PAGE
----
South Africa’s central bank has revealed remarkable results of Project Khokha, its proof-of-concept trial to replicate interbank payments and settlements on an ethereum-based enterprise blockchain.
The South African Reserve Bank (SARB) has published its report [PDF] on a “real-world’ trial of a blockchain-based wholesale payment system lasting nearly three months since the mid-February.
The central bank revealed the practical platform was deployed in a “realistic test environment” wherein the blockchain was able to handle the entire typical daily volume of South Africa’s Real Time Gross Settlement System (SAMOS), about 70,000 transactions, in about 75 minutes. On average, transactions were processed within 2 seconds with full confidentiality and a 100% settlement rate.
A separate test iteration simulating a failed SARB node wherein banks would still be able to transact with each other without the central bank’s oversight achieved similar astonishing results with 70,000 transactions settled in less than 2 hours.
The pilot also involved numerous domestic banks including Absa, Capitec, Discovery Bank, FirstRand, Investec, Nedbank and Standard Bank.
Despite the sweeping success of the PoC trial, the central bank insists that there are still “many issues” to tackle before bringing the blockchain platform into production.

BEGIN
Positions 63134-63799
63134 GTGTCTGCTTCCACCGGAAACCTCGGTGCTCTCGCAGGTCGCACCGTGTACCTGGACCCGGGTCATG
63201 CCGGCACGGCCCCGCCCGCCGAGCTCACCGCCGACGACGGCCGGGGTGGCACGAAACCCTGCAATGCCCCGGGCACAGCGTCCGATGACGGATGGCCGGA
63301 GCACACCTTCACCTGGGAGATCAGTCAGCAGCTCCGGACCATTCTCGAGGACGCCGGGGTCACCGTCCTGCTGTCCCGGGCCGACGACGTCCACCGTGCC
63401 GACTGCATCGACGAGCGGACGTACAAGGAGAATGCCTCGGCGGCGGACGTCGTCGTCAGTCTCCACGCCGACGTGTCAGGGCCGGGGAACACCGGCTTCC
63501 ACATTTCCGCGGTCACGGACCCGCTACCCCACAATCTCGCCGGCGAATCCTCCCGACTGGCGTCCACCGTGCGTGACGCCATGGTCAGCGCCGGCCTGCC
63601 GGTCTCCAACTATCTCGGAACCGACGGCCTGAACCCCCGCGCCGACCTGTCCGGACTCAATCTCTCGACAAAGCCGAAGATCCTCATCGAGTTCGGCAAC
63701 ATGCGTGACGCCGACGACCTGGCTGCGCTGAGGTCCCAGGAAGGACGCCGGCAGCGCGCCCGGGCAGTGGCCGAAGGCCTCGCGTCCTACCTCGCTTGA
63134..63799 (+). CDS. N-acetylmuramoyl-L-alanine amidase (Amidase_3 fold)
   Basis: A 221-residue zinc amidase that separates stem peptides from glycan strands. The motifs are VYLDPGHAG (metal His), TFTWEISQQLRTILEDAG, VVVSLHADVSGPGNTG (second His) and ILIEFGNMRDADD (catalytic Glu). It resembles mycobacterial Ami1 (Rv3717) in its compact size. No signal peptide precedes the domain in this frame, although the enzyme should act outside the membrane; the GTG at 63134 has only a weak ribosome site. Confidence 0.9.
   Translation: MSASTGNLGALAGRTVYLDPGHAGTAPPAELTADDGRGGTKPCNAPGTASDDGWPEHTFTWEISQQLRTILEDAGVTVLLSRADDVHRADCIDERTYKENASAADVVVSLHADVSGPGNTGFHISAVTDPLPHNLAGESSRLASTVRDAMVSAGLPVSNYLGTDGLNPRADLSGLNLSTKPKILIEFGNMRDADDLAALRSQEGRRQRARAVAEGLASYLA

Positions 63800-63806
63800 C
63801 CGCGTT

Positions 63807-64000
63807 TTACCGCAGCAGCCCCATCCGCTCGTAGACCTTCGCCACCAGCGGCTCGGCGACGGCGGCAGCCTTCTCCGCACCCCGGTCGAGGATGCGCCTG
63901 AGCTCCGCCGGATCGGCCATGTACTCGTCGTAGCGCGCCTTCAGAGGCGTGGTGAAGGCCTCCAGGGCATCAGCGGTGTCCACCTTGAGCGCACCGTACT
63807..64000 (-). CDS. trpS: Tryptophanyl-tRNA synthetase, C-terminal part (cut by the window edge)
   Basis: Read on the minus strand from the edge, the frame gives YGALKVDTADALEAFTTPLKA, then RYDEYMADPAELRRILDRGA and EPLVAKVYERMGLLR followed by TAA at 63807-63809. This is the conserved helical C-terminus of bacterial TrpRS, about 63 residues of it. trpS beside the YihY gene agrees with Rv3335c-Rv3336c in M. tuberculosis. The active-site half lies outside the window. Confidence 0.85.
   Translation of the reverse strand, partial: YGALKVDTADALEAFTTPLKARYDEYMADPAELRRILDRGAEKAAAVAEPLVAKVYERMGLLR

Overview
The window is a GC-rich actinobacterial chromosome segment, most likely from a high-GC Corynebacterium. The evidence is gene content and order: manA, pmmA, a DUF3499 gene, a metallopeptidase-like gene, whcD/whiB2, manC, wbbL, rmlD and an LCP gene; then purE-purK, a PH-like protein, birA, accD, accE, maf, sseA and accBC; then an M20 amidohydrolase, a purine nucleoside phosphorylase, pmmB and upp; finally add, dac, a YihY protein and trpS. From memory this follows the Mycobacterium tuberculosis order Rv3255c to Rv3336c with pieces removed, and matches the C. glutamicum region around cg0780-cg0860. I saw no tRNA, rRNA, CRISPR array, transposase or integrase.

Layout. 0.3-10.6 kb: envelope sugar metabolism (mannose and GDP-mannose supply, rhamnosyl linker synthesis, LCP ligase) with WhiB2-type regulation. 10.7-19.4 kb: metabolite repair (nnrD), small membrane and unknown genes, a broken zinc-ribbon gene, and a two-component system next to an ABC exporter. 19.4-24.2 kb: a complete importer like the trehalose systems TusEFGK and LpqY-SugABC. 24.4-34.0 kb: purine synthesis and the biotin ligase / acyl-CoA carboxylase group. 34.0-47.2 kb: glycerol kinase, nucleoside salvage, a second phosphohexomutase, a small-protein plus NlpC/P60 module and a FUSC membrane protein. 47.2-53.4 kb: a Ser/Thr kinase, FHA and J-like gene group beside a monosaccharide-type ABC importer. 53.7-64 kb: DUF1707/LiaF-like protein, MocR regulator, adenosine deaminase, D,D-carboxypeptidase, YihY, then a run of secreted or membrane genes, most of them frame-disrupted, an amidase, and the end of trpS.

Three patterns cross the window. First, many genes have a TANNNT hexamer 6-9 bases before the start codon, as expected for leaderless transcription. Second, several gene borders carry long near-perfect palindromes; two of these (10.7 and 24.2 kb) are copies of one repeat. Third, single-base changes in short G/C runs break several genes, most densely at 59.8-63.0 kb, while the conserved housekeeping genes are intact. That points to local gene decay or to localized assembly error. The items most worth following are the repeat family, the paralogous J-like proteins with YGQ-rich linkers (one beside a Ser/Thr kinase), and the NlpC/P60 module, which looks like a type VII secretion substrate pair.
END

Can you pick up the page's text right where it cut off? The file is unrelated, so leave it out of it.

In a statement [PDF], the authority said:
Some of these issues relate to the practicalities of implementation, but also to legal and regulatory factors and to the broader economic impact.
Further, the central bank insisted that the objective of the blockchain settlement system wasn’t intended to replace SAMOS at this point, but to provide a better understanding of how the interbank settlement system would integrate with the Quorom blockchain platform.
As reported previously, Project Khokha was announced in February by the central bank in partnership with Ethereum coder collective ConsenSys deploying the use of Quorum, an enterprise blockchain developed by JPMorgan and EthLab, an Ethereum startup.
Consensys has also worked with Singapore’s central bank in the latter’s own ‘Project Ubin’, a notable effort by the authority to issue a digitized token of the Singaporean dollar on a blockchain.
Featured image from Shutterstock.
Last modified: March 4, 2021 5:08 PM